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Spain is exporting its way out of economic intensive care

Reuters/Marcelo del Pozo
Spain is the world’s largest olive oil producer, and sales are picking up.
  • Jason Karaian
By Jason Karaian

Global finance and economics editor

SpainPublished This article is more than 2 years old.

Its banks are a mess and unemployment is rampant. So why are officials from Spain’s economic ministry all smiles?

Thanks to record-setting exports and a fall in imports, Spain chopped its trade deficit in half last year, according to data published by the ministry (link in Spanish). Overall, exports grew by 5.2% in 2013, one of  the better performances from a large European economy. (The UK managed only 1% export growth, Germany and Italy saw exports stagnate, and France saw sales slide by 1.6%.)

This is important, because as long as Spain’s local economy remains in the doldrums, one of its best hopes for boosting growth comes from selling goods, like its vast reserves of olive oil, to healthier economies abroad. For example, the surprisingly strong UK economy sucked in 14% more Spanish exports last year than the year before, which nearly doubled Spain’s trade surplus with Britain. Exports to fast-growing emerging markets in Africa, the Middle East, and Latin America also rose smartly.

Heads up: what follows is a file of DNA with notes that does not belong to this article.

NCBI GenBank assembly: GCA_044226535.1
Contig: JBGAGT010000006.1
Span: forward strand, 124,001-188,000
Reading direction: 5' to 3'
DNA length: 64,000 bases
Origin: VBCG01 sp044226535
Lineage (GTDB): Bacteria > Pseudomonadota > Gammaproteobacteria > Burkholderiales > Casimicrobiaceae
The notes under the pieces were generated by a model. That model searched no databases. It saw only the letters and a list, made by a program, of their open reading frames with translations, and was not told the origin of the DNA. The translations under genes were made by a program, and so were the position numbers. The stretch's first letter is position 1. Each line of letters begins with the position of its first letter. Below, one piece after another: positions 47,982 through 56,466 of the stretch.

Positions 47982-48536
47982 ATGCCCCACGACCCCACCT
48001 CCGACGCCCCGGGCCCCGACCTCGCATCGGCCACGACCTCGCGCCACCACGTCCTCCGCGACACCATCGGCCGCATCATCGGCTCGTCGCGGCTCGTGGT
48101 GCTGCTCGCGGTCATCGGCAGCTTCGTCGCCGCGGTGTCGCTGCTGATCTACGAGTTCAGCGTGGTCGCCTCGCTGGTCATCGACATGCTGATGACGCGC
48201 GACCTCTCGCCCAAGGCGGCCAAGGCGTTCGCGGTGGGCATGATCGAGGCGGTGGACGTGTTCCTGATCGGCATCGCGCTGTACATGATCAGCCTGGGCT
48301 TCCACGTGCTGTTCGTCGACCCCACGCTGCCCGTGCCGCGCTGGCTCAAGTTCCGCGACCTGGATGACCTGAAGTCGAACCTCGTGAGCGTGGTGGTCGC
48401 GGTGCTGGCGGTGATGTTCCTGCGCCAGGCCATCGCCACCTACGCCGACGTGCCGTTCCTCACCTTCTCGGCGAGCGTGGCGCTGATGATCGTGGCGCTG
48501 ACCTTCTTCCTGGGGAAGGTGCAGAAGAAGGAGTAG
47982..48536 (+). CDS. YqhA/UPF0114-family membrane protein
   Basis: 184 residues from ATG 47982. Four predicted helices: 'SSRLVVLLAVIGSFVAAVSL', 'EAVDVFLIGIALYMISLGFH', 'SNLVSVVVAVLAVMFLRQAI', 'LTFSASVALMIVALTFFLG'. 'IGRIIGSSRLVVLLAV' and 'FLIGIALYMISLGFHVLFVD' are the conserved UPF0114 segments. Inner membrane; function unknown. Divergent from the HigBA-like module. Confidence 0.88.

Spanish exporters also found success selling their wares to fellow members of the euro zone, which accounts for just under 50% of all Spanish goods bought abroad. This suggests that the falling inflation and lower labor costs that accompany austerity and recession are having at least some positive effects, making Spanish goods more competitive in countries that use the same currency. Indeed, Moody’s cited “structural improvements in the country’s external competitiveness” when upgrading Spain’s credit rating yesterday.

This is cold comfort for the huge number of unemployed people and those struggling to repay their loans following the country’s property market collapse. But officials reckon that export growth, at least, will continue at a similar rate this year, and that gives the long-suffering Spanish something to be hopeful about.

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